The third year project provides an opportunity to carry out a substantial piece of work for which you are individually responsible. It is a key element of the Honours degree, in which you are required to apply and explore in more depth some of the things you have learnt elsewhere in the course, and to show initiative in expanding and applying your knowledge.
In a project you should not expect to be told everything that you need to know - you will have to find much of the information for yourself. Nor should you expect to be told exactly what to do - you are responsible for planning and steering the project. You will have a Supervisor who will provide advice and guidance, but it is your project, and you are expected to take responsibility for it.
All projects consist of four elements, which are typically each of equal importance. It is important to remember that a project is intended to be more than just the production of a piece of software - you need to show a deeper understanding of what you are doing (see Skills You Will Need to Develop below). This means that you are expected to put the work in a context, to think about alternatives, to justify your choices, and to evaluate your work. The four elements expected of every project are:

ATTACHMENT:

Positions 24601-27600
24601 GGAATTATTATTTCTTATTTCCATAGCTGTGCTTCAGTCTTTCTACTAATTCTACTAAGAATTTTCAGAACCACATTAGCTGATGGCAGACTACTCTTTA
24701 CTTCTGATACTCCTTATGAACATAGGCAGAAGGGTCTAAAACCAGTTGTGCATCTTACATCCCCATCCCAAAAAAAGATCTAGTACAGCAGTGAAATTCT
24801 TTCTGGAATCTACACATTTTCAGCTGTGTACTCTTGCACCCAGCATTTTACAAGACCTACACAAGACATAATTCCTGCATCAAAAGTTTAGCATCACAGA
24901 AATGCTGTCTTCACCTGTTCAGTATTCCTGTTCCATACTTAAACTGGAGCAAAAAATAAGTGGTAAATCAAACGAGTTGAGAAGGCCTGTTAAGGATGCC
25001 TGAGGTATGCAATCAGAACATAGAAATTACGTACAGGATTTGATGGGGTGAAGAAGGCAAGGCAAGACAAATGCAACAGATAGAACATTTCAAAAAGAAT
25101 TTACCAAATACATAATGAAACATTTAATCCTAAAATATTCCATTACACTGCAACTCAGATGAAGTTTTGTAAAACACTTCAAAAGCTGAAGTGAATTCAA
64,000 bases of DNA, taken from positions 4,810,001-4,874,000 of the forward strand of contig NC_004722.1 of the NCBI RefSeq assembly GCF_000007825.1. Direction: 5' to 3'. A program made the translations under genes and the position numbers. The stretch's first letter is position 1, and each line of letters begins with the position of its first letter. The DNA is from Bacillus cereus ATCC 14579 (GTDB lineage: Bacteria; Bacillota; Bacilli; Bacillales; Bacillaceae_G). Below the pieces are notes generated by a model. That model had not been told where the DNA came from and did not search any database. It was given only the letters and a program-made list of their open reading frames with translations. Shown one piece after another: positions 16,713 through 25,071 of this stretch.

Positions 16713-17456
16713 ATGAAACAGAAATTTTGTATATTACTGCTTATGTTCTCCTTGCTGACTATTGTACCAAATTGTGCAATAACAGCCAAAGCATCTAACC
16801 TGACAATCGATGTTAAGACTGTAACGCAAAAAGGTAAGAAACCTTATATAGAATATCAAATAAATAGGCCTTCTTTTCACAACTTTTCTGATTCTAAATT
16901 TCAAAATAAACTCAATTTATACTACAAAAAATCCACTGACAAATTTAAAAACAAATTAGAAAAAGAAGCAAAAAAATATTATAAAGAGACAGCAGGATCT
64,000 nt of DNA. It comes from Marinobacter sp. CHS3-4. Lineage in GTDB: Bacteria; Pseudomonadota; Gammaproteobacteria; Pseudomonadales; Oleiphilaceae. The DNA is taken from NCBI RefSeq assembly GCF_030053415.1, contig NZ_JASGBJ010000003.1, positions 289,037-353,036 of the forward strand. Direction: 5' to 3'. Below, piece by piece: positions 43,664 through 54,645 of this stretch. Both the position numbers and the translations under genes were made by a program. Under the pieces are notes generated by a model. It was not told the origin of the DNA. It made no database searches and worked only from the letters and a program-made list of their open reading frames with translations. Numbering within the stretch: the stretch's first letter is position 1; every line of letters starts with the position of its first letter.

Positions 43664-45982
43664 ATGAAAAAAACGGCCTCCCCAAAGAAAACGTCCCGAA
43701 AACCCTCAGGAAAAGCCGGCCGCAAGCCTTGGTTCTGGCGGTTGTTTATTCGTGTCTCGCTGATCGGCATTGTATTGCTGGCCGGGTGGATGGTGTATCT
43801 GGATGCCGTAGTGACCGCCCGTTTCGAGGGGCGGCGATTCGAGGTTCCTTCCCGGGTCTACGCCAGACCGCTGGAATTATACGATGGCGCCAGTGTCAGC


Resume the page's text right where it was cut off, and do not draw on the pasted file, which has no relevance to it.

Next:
Research and Background. This is where you provide the context for your project. You will need to identify and absorb related and parallel work, identify the key ideas you will build on in your project, and identify and acquire any new skills and techniques you will need. Here you will also identify the criteria you will use in the evaluation of your project.
Planning and Design. Any project requires planning, to identify what needs to be done and what will be produced, when this will be produced, and to give a feasible strategy for carrying out the project. The software that you will produce also needs to be designed according to some methodology, and thought given to how it will be tested and evaluated.
Realisation and Implementation. Having a plan is no good unless it is carried out. So the plan must be realised, in accordance with the milestones you identified in your plan: the literature must be surveyed and the design must be implemented and tested, and the experiments must be performed. All of this will need to be documented in the final report.
Evaluation. In an academic project you are supposed to be able to look critically at what you have done. Evaluation needs to cover what was produced: for example, how well does the software perform?; the decisions made: with hindsight were the design choices you made the right ones?; how your project compares with other related work; where there are users: how do they react to the software?; the extent to which the objectives of the project were met; and the scope for further development of the project.
Throughout the project you should keep the need for it to show all four of these elements well in mind.
In a project you will be using skills you have learnt on your course, but you will also need to develop and demonstrate new skills. Some of these will be technical skills, but you will also need to develop a variety of other, important, skills. Some of these are described below: